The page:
We all know what the Farm Bill is, don’t we?
Well, in case we don’t, Michael Pollan steps up to the plate and explains the history of it, the significance of it, and the particulars of the 2007 Farm Bill in his recent OpEd piece, “Weed It and Reap.” He notes in his well-reasoned essay that this year’s farm bill is different than those in the past, because this time around, Americans are actually paying attention to what is going into it and are making their feelings known about the issues of what they want on their plates.
Americans have begun to ask why the farm bill is subsidizing high-fructose corn syrup and hydrogenated oils at a time when rates of diabetes and obesity among children are soaring, or why the farm bill is underwriting factory farming (with subsidized grain) when feedlot wastes are polluting the countryside and, all too often, the meat supply. For the first time, the public health community has raised its voice in support of overturning farm policies that subsidize precisely the wrong kind of calories (added fat and added sugar), helping to make Twinkies cheaper than carrots and Coca-Cola competitive with water. Also for the first time, the international development community has weighed in on the debate, arguing that subsidized American exports are hobbling cotton farmers in Nigeria and corn farmers in Mexico.
This is a sign that Americans have begun waking up to the fact that our agricultural system is skewed toward corporate profit at the expense of the environment, small family farms, public health and diversity in food choices. However, public awareness is only half of the battle. The public not only has to be aware of the issues at hand in the formation of the farm bill, but also has to have some idea of -what to do- about what they want and need the farm bill to cover.
After noting that the 2007 version of the farm bill is as filled with corporate welfare as every other one in recent memory, with large subsidies once again going out to growers of large commodity crops–corn, soy, rice, wheat and cotton–which are used in the production of much of the fat and sugar-laden processed food which has been blamed for the obesity and related diabetes epidemic, Pollan asks how this could possibly happen, and then answers himself succinctly.
…farm bill critics did a far better job demonizing subsidies, and depicting commodity farmers as welfare queens, than they did proposing alternative — and politically appealing — forms of farm support. And then the farm lobby did what it has always done: bought off its critics with “programs.” For that reason “Americans who eat” can expect some nutritious crumbs from the farm bill, just enough to ensure that reform-minded legislators will hold their noses and support it.
It’s an old story: the “hunger lobby” gets its food stamps so long as the farm lobby can have its subsidies. Similar, if less lavish, terms are now being offered to the public health and environmental “interests” to get them on board. That’s why there’s more money in this farm bill for nutrition programs and, for the first time, about $2 billion to support “specialty crops” — farm-bill-speak for the kind of food people actually eat. (Since California grows most of the nation’s specialty crops, this was the price for the state delegation’s support. Cheap indeed!)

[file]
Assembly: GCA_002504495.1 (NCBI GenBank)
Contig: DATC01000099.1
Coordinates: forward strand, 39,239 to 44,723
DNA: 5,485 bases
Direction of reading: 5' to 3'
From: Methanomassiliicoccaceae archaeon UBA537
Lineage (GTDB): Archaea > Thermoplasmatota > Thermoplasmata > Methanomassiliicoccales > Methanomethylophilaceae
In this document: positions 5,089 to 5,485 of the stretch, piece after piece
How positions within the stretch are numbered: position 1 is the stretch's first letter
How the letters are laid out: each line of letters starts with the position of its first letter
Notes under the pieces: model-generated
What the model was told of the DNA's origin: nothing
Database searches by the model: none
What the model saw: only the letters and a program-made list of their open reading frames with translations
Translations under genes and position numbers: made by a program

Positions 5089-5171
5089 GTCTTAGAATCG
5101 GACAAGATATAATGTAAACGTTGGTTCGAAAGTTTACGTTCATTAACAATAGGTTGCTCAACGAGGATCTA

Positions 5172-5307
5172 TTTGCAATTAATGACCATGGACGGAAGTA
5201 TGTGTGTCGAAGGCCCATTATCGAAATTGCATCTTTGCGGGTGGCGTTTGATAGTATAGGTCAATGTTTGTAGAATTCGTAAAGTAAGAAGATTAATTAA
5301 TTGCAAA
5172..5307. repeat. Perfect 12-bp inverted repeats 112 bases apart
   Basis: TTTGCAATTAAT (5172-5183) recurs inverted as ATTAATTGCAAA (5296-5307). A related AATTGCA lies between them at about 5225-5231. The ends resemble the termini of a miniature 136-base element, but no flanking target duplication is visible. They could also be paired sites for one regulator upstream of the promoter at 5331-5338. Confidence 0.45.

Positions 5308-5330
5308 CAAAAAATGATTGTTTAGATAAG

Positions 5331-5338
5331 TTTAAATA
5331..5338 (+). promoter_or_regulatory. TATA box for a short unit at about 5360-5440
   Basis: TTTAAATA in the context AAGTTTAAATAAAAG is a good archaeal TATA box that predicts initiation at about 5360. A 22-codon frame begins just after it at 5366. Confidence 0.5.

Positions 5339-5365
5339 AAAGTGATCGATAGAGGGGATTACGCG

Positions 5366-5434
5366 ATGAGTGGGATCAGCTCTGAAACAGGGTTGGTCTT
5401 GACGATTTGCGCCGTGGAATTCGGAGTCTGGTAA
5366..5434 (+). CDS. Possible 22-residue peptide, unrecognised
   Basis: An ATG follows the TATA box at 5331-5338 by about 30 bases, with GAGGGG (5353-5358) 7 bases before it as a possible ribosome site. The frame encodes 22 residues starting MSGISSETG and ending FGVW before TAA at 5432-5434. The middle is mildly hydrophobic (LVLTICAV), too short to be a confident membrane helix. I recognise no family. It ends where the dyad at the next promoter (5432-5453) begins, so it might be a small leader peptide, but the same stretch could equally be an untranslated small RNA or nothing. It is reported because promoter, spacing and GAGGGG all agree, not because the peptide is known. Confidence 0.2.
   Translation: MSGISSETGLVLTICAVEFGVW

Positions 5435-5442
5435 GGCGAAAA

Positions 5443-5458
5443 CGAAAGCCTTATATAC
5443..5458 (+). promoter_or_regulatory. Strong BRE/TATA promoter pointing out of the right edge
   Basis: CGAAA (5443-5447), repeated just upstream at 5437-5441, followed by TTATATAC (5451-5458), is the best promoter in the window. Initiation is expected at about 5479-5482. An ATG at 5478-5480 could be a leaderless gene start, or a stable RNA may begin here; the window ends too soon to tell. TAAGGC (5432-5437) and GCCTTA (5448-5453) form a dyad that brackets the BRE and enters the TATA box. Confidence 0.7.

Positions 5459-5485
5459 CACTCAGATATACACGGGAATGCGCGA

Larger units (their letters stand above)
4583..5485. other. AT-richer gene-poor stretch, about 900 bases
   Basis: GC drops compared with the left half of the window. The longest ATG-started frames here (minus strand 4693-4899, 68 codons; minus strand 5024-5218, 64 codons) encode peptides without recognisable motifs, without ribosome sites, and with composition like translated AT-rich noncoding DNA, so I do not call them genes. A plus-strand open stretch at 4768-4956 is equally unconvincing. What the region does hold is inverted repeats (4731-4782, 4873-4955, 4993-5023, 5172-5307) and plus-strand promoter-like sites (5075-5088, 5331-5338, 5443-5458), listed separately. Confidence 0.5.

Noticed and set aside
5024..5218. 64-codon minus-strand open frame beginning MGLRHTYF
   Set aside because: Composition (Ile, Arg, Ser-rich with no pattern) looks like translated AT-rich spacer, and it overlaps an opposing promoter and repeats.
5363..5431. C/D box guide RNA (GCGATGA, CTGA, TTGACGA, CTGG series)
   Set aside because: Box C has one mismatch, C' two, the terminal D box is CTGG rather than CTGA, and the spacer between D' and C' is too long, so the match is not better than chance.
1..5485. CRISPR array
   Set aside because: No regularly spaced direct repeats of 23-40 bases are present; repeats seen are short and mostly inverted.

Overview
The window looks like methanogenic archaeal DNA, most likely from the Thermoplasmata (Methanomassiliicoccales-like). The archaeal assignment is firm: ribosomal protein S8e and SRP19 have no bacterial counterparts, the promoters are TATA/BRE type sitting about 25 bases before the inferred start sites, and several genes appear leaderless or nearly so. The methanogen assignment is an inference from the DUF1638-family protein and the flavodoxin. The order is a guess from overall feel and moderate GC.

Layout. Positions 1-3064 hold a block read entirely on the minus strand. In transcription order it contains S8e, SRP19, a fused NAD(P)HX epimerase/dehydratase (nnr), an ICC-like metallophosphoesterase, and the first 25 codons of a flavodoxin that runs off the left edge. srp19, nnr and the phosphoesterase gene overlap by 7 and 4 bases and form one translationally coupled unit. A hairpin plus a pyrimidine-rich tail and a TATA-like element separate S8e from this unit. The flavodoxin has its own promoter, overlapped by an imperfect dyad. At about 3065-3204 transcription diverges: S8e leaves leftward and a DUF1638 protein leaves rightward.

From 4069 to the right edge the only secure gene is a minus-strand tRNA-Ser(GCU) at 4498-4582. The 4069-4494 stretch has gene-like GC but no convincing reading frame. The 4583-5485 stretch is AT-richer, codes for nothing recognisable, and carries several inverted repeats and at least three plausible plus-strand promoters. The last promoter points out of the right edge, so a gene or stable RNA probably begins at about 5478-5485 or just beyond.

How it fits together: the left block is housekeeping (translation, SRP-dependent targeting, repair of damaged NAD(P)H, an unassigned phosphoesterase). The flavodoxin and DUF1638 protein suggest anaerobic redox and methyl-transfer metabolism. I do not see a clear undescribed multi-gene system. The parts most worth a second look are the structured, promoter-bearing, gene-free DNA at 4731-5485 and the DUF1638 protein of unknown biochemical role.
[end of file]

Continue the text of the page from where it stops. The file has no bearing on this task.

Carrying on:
There’s also money for the environment: an additional $4 billion in the Senate bill to protect wetlands and grasslands and reward farmers for environmental stewardship, and billions in the House bill for environmental cleanup. There’s an important provision in both bills that will make it easier for schools to buy food from local farmers. And there’s money to promote farmers’ markets and otherwise support the local food movement.
But as important as these programs are, they are just programs — mere fleas on the elephant in the room. The name of that elephant is the commodity title, the all-important subsidy section of the bill. It dictates the rules of the entire food system. As long as the commodity title remains untouched, the way we eat will remain unchanged….
However many worthwhile programs get tacked onto the farm bill to buy off its critics, they won’t bring meaningful reform to the American food system until the subsidies are addressed — until the underlying rules of the food game are rewritten. This is a conversation that the Old Guard on the agriculture committees simply does not want to have, at least not with us.
What can be done about this big knotty mess of corporate agricultural interests tangled with typical bureaucratic unwillingness to embrace change which is crippling citizens’ ability to enact a change in the way in which our country eats for the better?
My feeling is that the more people who are able to opt out of the typical American diet of highly processed foods and fast foods, who do so, the better. We consumers can still vote with our pocketbooks, and if we can afford to, and have the choice, I think it behooves us to put more of our food dollars into the pockets of local farmers who produce food ethically and sustainably. The more of us who get off the corporate food merry-go-round the better, not only for ourselves, our local economy and our environment, but also for the good of our children’s futures.
Think about it. What kind of world are our kids going to inherit if they have Type II diabetes brought on by extremely unhealthy diets? How are they going to function in a world where the food supply is tainted with bacteria, chemicals and antibiotics because profit is valued more than food safety? What kind of land will they live on if much of the countryside is polluted with agricultural chemicals, with waterways and air equally poisoned?
Anyway, if you really care about food, read Pollan’s article, and then, if you feel so inclined, contact Senate Majority Leader Harry Reid with your concerns.
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